Last year, instead of going it alone, he created a team of five riders and again crossed the finish line near the top of the team fundraisers.
“We came in second overall,” he says. “We raised about $75,000 last year. It was really astounding.” They beat all the top corporate teams except for one. For their efforts, they were recognized with an award as the highest independent team fundraiser.
“I keep getting beat by corporate guys,” he chuckles.
And what about this year’s team?
“We’re a group of faithful Catholics from various walks of life, with some who do pro-life work and others who support it,” Ruse says. “We’re all very dedicated to the charity.”
In fact, it appears to be a stellar group. Among them are Shannen Coffin, who was a lawyer on Dick Cheney’s vice-presidential staff; a gentleman from the International Monetary Fund; former Microsoft executive Mark Ryland, now with Amazon; and pro-life attorney Bruce Barket and his wife, Mary Kay, from Long Island and their entire family of six. The Barkets have a daughter with Down syndrome.
“We’ve got a great team,” Ruse affirms. “But we’re probably going to end up in second place, and I may or may not be the biggest individual fundraiser. We will know on the morning of Oct. 19.”
Ruse spotlights his team’s name and how it fits into the message of the challenge. “The team is named 'C-Fam/Lejeune' because we’re dedicated to promoting the Jérôme Lejeune Foundation and raising awareness of the foundation,” he points out.
“Lejeune was the geneticist who found the genetic markers that cause Down syndrome. He became horrified later in life when he realized that marker became the death sentence for these children with Down syndrome, and he spent his whole life in the pro-life cause. [Blessed] John Paul II created the Pontifical Academy of Life for him. Lejeune was a global pro-life leader, and he was also very close friends with the Shrivers.”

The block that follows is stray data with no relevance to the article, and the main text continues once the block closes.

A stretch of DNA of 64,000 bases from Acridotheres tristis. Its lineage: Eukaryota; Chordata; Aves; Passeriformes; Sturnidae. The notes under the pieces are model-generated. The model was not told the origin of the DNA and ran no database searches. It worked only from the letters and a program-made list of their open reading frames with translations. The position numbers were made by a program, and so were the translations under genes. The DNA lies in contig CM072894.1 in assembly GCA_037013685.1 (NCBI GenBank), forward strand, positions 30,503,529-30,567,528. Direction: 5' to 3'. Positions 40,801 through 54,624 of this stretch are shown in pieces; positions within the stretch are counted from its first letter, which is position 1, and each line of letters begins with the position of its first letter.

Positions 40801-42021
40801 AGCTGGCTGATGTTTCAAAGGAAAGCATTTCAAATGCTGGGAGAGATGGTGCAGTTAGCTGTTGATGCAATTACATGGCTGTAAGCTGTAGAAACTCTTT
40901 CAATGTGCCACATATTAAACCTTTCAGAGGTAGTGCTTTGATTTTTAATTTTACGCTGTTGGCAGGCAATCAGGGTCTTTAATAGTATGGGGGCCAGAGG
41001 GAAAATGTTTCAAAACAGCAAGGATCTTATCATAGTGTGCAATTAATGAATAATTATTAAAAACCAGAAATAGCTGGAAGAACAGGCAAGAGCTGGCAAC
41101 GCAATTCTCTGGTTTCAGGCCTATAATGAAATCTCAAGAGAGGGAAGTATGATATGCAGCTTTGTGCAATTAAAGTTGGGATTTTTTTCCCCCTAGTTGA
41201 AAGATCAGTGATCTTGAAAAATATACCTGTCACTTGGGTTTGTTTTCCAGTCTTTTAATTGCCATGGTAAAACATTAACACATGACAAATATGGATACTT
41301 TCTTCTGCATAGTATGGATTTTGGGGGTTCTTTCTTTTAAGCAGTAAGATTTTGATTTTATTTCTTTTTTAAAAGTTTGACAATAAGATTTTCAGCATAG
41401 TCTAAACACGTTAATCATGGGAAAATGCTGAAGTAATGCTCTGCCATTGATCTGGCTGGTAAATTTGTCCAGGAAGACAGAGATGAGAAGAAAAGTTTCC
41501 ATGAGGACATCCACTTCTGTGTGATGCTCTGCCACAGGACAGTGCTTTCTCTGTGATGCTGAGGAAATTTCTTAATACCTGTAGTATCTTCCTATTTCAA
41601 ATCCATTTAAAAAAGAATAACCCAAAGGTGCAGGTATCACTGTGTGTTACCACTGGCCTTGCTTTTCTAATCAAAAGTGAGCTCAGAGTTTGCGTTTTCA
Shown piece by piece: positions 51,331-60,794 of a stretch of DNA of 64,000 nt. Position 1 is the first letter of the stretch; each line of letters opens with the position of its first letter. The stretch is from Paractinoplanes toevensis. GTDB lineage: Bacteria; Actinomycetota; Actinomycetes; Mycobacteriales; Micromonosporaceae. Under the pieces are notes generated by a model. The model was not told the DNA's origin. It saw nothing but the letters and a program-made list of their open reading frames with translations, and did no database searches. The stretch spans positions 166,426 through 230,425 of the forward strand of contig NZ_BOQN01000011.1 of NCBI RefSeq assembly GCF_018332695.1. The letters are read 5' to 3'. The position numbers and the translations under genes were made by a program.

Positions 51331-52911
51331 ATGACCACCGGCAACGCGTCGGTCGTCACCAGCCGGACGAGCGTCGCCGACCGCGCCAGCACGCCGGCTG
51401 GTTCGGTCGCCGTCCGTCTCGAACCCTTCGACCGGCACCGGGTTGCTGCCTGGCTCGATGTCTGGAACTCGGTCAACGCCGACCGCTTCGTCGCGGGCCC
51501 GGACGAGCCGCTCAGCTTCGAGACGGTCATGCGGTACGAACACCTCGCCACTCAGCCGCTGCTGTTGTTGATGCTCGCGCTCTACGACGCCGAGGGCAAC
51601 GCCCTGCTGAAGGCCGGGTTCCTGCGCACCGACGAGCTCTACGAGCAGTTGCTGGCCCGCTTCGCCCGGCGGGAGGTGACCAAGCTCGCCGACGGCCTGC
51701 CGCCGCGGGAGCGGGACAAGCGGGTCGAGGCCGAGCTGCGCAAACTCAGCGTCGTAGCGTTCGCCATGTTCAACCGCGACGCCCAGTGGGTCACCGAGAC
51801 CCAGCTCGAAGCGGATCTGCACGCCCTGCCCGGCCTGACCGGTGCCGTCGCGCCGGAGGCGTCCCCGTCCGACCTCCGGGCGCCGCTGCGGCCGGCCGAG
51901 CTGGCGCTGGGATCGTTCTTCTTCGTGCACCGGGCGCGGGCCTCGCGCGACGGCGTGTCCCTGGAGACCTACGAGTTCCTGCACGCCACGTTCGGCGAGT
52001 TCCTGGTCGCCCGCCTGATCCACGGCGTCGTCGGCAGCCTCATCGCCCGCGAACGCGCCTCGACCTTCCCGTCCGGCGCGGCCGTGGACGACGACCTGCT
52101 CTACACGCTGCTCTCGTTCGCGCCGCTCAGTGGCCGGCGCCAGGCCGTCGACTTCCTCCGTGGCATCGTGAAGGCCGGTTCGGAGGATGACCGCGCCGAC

To help these children through Best Buddies, Ruse and his team are working and hoping to be the top fundraisers this year. At this point, the Barkets are the No. 1 fundraisers, and Ruse is No. 2 overall.
Ruse is asking as many people as possible to support him for the Best Buddies Challenge, which helps the overall team, by going to his personal fundraising website and donating to help as many of these children as possible.
Ruse said the cause is urgent.
“The devil wants children with Down syndrome dead. The flip side is Jesus loves them and wants them because they are his messengers of love. They bring people out of themselves. They’re mostly jolly people who don’t sin.”
And he shares a passage from the novel The Clowns of God by Morris West that was brought to his attention recently. It beautifully captures the goal of Best Buddies.
In it, Jesus goes to a school for children with Down syndrome. He holds a little girl, saying:
"I know what you are thinking. You need a sign. What better one could I give but to make this little one whole and new? I could do it, but I will not. … I gave this mite a gift I denied to all of you — eternal innocence. To you, she looks imperfect — but to me she is flawless. … She will never offend me, as all of you have done. She will never pervert or destroy the work of my Father's hands. She is necessary to you. She will evoke the kindness that will keep you human. … She will remind you every day that I am who I am, that my ways are not yours. ... This little one is my sign to you. Treasure her!"
Treasure all of the precious ones by helping Ruse help Best Buddies.